Protection of Human Research Subjects

Originally Published MDDI March 2002R&D DIGEST

March 1, 2002

1 Min Read
Protection of Human Research Subjects

Originally Published MDDI March 2002


Adverse events during human clinical trials in the past few years, including the deaths of research participants in Maryland, Pennsylvania, and New York, have prompted increased scrutiny of current methods for safeguarding human subjects. "The system to protect participants in clinical research recently has been challenged," says Jeremy Sugarman, MD, director of the Center for the Study of Medical Ethics and Humanities at Duke University Medical Center (Durham, NC).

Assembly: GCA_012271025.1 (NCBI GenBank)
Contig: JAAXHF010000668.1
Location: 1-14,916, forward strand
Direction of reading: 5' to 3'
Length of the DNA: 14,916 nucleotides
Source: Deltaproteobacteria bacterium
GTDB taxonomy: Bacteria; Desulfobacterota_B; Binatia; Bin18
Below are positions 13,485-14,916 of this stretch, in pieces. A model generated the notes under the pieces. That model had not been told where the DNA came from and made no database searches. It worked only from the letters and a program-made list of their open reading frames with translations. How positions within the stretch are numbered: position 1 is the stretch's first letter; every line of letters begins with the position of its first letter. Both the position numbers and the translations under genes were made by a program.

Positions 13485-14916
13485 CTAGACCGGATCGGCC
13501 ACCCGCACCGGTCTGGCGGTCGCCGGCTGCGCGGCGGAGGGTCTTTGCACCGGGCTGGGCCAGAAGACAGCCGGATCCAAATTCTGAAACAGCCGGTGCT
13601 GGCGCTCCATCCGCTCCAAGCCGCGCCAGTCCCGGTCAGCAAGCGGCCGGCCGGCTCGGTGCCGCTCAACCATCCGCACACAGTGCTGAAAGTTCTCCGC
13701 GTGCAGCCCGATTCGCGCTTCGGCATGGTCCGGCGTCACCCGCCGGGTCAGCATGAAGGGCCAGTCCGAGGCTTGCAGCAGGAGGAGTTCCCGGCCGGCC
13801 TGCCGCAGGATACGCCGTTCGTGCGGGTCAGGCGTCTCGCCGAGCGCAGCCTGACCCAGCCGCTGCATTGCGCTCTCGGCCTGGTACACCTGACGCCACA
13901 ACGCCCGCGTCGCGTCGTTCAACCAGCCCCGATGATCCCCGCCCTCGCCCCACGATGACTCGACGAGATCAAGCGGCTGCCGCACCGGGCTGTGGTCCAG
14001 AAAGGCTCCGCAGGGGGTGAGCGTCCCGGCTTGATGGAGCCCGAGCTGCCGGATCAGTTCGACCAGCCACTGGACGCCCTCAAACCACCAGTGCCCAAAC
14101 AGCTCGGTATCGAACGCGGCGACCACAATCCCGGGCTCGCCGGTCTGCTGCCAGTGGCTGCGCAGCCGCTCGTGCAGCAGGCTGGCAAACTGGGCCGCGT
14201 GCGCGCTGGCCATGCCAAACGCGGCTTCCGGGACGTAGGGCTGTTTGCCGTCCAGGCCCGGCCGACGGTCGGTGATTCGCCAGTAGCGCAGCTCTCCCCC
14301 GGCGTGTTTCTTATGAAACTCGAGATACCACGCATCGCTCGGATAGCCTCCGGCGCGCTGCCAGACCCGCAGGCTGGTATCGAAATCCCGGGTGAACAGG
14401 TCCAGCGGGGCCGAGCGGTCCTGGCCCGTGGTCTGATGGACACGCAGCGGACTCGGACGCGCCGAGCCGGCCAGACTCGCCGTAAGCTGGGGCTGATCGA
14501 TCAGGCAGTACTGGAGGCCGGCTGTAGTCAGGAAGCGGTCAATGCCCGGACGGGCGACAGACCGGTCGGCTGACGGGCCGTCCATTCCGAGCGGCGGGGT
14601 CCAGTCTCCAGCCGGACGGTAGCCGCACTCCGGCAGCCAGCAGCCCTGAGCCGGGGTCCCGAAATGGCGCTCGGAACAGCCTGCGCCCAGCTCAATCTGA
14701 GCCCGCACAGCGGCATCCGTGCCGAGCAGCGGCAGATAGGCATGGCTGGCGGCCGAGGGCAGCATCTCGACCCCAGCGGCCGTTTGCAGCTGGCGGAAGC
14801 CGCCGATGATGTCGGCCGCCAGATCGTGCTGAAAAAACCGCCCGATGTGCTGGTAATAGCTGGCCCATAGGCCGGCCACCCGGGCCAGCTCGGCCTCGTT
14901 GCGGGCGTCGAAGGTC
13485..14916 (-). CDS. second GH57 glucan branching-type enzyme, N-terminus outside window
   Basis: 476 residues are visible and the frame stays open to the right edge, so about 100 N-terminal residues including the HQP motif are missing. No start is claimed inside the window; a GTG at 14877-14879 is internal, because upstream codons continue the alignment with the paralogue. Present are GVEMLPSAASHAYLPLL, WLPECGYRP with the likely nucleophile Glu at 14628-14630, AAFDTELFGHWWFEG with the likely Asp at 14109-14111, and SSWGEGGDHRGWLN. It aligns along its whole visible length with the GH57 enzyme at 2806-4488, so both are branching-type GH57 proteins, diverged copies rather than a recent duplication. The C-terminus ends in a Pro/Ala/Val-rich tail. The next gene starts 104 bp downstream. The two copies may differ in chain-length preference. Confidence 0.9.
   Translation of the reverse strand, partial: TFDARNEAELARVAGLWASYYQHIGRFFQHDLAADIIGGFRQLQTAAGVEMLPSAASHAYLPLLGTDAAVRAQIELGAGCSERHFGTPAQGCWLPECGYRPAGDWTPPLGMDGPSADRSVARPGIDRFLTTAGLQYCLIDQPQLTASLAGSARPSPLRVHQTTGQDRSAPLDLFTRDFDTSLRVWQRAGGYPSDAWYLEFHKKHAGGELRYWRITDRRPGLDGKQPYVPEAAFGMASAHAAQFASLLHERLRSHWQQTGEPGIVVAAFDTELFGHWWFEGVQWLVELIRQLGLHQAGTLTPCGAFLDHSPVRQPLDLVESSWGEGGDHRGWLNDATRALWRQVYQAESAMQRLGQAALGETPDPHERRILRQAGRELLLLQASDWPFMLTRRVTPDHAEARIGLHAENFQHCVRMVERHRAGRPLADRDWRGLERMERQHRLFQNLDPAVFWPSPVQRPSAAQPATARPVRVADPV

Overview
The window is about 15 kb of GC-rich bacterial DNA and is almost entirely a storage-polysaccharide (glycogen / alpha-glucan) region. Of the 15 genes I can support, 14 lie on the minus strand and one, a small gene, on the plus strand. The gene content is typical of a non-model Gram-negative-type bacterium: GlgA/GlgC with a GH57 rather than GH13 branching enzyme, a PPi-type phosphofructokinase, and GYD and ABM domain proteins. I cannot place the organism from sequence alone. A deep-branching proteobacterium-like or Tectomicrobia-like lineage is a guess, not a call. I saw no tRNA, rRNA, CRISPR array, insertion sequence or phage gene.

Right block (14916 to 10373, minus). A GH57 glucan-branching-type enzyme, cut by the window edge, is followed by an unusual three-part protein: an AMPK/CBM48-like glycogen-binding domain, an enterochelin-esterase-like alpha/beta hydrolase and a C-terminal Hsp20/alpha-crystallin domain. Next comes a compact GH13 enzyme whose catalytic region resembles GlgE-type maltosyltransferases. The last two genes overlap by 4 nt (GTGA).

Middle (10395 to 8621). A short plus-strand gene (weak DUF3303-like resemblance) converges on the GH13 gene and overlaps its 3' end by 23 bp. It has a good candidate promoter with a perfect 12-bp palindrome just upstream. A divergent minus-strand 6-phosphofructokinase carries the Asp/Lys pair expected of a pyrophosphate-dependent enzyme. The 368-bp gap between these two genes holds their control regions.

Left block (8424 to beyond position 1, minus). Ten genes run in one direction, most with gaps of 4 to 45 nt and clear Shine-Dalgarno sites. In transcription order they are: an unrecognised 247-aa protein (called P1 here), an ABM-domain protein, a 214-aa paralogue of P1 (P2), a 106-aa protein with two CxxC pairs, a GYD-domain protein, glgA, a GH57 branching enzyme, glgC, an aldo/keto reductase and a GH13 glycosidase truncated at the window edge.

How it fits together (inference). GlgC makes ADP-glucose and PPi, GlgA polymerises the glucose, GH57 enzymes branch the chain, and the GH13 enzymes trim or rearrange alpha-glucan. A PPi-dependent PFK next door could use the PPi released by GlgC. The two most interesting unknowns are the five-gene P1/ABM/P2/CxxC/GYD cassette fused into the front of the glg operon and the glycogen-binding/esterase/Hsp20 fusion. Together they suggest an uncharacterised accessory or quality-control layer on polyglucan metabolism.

As part of an effort to develop new ways to protect patients enrolled in such trials, a national Consortium to Examine Clinical Research Ethics (CECRE) has been established at Duke to compile the first comprehensive database about the clinical trials conducted at U.S. medical centers.

The multidisciplinary CECRE group includes clinical researchers, industry representatives, institutional review board (IRB) members, and bioethicists from across the nation. The consortium will be led by Sugarman; Ezekiel Emanuel, MD, chair of Clinical Bioethics at the National Institutes of Health; and Angela Bowen, MD, president and chief executive officer of the Western Institutional Review Board.

The CECRE participants suggest that there is an increasing demand for better procedures to inform research subjects of the risks of taking part in clinical trials of drugs and other treatments. They further argue that new oversight might be needed since some medical researchers have been criticized for conducting trials of drugs produced by companies in which the researchers have a financial interest.

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